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Etiquette and Ageism

June 25, 2018

 

I went to a fundraising dinner this week where I was reminded of the questions about table etiquette. People were asking their neighbors which glass was theirs and which fork to use. It reminded me of setting the table for dinner for my mother. My mother was a snob when it came to setting the table for a meal. In order for my sister and I to learn the “right way” to set a table, she would often tell us that we were having soup or fish with dinner. This had to be interpreted by us as having to add the correct cutlery (utensils), namely soup spoons or fish knives and forks as well as knowing each piece’s position in relation to the main courses’ place setting. Another vestige of imperialism that I was reminded of in a movie I watched recently was the chauffeur being told, as he reached for a cup of tea, that he was not entitled to using the good china, that the everyday china for his use was in the kitchen.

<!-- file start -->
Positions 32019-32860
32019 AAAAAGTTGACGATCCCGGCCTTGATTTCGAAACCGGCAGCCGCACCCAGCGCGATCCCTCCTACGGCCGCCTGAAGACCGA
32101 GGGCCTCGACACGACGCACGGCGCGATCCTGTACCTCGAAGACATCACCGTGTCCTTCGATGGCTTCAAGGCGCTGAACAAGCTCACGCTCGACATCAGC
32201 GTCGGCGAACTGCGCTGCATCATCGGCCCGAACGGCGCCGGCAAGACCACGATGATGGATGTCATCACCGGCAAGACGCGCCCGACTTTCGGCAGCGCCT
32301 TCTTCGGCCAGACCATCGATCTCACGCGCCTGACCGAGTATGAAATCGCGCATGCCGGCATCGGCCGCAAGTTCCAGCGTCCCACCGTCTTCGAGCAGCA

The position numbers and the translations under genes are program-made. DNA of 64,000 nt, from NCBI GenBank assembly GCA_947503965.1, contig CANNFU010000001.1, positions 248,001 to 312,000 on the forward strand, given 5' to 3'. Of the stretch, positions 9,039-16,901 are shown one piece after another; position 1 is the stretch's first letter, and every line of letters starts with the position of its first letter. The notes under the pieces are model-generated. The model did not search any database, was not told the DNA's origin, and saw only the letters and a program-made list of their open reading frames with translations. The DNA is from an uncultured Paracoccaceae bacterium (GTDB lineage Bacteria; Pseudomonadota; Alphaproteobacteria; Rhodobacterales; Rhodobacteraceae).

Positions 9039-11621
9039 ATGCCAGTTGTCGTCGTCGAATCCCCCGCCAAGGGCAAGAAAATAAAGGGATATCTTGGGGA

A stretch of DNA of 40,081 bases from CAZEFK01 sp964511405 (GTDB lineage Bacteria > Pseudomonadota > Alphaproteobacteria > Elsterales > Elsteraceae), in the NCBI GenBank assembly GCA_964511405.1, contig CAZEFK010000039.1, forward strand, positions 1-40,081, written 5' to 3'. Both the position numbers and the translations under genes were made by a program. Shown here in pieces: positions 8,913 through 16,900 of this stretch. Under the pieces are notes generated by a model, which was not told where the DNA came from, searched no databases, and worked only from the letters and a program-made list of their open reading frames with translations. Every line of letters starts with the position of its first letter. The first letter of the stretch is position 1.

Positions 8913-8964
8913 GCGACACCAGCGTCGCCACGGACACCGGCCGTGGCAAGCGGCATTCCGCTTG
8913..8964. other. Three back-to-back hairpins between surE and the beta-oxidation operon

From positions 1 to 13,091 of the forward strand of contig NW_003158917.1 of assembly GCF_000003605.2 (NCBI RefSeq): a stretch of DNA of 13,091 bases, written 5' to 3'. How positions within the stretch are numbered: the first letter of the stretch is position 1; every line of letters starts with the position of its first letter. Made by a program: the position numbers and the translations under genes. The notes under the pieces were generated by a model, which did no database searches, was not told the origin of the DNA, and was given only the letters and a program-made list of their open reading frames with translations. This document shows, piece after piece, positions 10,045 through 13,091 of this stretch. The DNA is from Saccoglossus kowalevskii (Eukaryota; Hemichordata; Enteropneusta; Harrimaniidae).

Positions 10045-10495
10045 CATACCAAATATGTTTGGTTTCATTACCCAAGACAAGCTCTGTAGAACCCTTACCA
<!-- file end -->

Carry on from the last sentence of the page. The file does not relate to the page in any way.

People become anxious and interested in the importance of etiquette when a standard that they are or not familiar with exists. This can be used as an excuse for discriminatory behavior. The dictionary definition of etiquette is the customary code of polite behavior in society or among members of a particular profession or group.

 

I do not think that the behavior of ageism that exists towards our younger generation of workers, managers and entrepreneurs is fair or polite, yet it has become customary to have strong biases influencing the ways in which young people are perceived and treated in business. There are so many biases against young people in the workplace that have no foundation at all, except in the judgments made by those complaining about “those Millennials.”

It is not etiquette to be rude and exclusionary in any circumstance.

 

My friend and colleague, Rachel Saathoff, recently published her blog "Earning A Seat at the Table" on this topic. Please read it.

 

Here is what you can do as a leader:

  • Call ageism out when you observe it.

  • Encourage your managers to find something positive to replace the negativity

  • Model true inclusion in your behavior

 

This will develop dignity and trust across all ages and create a desirable workplace for all.

 

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